Often times, I shoot at a larger aperture in order to achieve a particular shutter speed, especially if I fill my foreground with a dominant element. While this allows me to get the desired effect in my composition, it also results in a shallow plane of focus. To help mitigate that, I often take several photos of the exact same composition, varying the focal points from the foreground through to the farthest point in the background. Later during post-processing, I use Adobe Photoshop to align and blend the layers, resulting in the exact composition I envisioned and retaining complete sharpness throughout the frame. Having the level of control over my focus point that the ZEISS Milvus 2.8/15 provides makes this process exceptionally easy and reliable.
In the example below, my goal was to focus on the leaf in the foreground while capturing the movement in the water and while keeping the entire scene sharp. I could not achieve this with a single exposure, as illustrated in the upper callout frame. You can clearly see that the background was soft. However, because I had such precise focus control with the Milvus 2.8/15, I was able to get the necessary frames with the background in focus—as illustrated in the lower callout frame—and stitch them together.
With the focus stacked image created, I was able to apply further editing treatments to come up with a photo that I’m very excited to share.
Iterative Improvements That Matter
As you can probably tell, filters play a very important role with my photography. In fact, I’d go so far as to say that next to the camera and lens, having solid filters is critical. With the previous version of the 15mm prime lens, you had a fixed tulip lens shade which was a great help to minimize stray light spills but it removed the possibility of using any filters. As a landscape photographer, the inability to pair filters to a lens makes my photographic opportunities much more difficult to find given the nature of what I’m photographing (pun intended).
Thankfully, the ZEISS Milvus 2.8/15 has a removable lens shade and provides an admittedly large 95mm filter diameter. At this diameter, specific solutions like Lee’s SW150 rings, holders, and filters are recommended. Fortunately, Lee provides a variety of varying neutral density filter options along with an absolutely critical circular polarizer.
As you can see with the following example, the first photo was taken without a circular polarizer and the second one was taken with the Lee circular polarizer affixed to the ZEISS Milvus 2.8/15. Not only did the circular polarizer eliminate the surface reflection of the flowing water, it also brought out the warm tones of the lichen throughout the scene.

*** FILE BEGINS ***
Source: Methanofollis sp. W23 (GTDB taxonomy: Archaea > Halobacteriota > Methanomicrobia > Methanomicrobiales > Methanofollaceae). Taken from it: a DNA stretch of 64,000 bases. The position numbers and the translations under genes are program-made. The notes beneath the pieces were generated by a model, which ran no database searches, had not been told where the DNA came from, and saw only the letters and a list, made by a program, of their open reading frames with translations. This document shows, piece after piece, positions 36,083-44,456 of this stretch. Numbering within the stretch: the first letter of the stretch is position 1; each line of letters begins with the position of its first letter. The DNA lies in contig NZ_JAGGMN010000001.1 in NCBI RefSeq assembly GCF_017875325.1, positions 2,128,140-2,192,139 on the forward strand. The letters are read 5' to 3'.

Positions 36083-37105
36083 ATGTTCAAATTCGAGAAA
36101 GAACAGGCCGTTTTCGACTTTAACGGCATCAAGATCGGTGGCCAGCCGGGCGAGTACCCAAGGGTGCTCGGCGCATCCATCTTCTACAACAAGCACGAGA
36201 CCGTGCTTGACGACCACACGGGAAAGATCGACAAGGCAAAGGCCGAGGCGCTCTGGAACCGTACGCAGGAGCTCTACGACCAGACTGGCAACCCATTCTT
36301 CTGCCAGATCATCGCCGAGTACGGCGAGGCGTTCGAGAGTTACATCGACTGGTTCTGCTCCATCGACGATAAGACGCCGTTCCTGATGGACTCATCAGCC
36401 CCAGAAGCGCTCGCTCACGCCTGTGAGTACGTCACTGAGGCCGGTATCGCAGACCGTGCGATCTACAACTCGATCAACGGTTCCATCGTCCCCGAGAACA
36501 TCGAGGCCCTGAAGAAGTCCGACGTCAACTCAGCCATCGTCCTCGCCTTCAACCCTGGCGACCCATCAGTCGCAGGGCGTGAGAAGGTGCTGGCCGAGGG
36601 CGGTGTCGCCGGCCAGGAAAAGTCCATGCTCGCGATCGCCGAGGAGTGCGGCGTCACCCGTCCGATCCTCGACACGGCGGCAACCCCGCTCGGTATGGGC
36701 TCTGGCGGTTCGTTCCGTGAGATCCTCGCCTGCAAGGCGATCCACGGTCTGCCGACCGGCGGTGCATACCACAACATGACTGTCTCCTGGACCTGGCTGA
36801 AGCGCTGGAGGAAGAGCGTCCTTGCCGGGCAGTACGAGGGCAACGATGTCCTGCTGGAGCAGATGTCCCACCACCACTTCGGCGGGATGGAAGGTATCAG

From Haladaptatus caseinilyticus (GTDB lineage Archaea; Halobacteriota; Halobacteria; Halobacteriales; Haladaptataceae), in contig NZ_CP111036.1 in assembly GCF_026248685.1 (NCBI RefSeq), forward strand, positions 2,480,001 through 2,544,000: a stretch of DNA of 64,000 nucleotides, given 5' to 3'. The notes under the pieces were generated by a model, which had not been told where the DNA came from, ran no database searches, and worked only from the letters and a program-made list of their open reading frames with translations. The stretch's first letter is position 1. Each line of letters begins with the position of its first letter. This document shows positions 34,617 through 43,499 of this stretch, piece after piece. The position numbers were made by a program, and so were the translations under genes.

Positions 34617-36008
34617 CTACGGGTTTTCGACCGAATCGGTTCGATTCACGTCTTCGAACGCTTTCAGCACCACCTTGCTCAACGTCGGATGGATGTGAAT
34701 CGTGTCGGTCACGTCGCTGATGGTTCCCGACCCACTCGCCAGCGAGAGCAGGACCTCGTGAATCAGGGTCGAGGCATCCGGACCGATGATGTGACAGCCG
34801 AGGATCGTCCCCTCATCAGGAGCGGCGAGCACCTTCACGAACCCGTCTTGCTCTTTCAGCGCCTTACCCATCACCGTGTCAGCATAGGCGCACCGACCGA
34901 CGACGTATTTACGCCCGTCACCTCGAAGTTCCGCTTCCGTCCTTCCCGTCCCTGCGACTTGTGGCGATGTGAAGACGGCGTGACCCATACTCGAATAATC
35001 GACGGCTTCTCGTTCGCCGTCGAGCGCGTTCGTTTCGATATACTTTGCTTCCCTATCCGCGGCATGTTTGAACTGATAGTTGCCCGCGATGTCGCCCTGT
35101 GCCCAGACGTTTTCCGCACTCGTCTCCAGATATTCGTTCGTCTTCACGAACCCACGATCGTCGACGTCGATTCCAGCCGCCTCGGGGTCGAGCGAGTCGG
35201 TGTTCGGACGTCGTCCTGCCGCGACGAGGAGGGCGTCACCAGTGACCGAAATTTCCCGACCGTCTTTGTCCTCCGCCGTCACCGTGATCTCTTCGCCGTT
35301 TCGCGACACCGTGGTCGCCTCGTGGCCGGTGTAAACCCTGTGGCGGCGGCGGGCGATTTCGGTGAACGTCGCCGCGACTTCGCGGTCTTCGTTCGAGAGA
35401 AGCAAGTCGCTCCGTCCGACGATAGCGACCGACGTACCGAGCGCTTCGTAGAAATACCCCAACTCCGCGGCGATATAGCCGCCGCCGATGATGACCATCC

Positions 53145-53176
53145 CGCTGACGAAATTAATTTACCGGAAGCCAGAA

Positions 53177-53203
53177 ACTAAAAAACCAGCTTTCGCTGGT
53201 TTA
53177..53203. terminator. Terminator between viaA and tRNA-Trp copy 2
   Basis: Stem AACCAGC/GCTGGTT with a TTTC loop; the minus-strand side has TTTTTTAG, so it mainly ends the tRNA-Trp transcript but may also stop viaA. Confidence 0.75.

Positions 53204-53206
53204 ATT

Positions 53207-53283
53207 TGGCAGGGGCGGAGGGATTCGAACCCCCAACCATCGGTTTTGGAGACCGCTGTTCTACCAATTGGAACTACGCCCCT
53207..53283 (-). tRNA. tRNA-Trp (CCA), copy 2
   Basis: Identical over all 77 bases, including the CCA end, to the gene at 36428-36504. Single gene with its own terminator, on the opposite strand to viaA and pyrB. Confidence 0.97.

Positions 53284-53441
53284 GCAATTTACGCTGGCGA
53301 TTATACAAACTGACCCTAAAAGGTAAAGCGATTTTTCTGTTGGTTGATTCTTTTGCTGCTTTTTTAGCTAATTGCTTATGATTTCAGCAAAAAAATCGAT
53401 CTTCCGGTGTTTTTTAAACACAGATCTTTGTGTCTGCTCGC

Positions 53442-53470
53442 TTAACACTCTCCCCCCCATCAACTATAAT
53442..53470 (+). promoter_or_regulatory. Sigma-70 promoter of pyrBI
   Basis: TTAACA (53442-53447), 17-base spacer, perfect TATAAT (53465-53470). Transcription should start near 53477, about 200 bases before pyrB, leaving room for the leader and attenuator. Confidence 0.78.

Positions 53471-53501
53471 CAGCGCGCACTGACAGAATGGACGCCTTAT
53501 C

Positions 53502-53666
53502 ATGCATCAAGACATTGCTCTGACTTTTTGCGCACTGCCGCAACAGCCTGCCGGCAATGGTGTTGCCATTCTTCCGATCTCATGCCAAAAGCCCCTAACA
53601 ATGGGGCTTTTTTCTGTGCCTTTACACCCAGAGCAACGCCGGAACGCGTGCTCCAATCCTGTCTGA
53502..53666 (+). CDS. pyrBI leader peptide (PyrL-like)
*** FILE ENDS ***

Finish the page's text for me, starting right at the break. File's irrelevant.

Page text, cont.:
Built for the Elements
I miss the days when I shot commercial real estate photography. 98% of my work was done indoors and under controlled environments. If my lens got wet, that would mean that the building’s sprinkler system was going off and I’d have much greater things to worry about. These days, you’ll typically find my camera hovering just over a rapid creek, at the base of a waterfall, or in a forest in the rain. So, you could imagine that the most important factor I look for in my lenses is build quality. Everything from the way the lens is coated to how it is constructed determines whether I will be able to work in these inclement environments. Fortunately, the Milvus 2.8/15 has proven to be quite the tank.
Often times, I’m photographing in bright conditions with lots of dappled light. As such, I pay close attention to how the lens is constructed and what sort of coatings are applied, especially to its front element. Thankfully, ZEISS has improved the anti-reflective coating of the the Milvus 2.8/15, which had already proven quite valuable during a recent shoot when the blanket of overcast skies broke apart, allowing harsh sunlight to bust through the tree canopy.
Taking it a step further, ZEISS made the great move to weather seal the barrel of the Milvus 2.8/15, which is pretty much a requirement for each of my lenses these days. After spending the better part of the day getting coated with waterfall spray and pelted with droplets from rushing currents, I can happily report that the lens performed perfectly. I never once worried about any sort of issues due to the elements.
I hope my experiences give you a better idea of why I prefer using my ZEISS prime lenses over any other and why I don’t think I will be returning the Milvus 2.8/15 loaner back to them. At an ultra-wide 15mm focal length with a fast f/2.8 aperture, you have an ideal lens for landscape photography. And because it is built so well, you can rest assured knowing that it will keep right up with you out in the elements.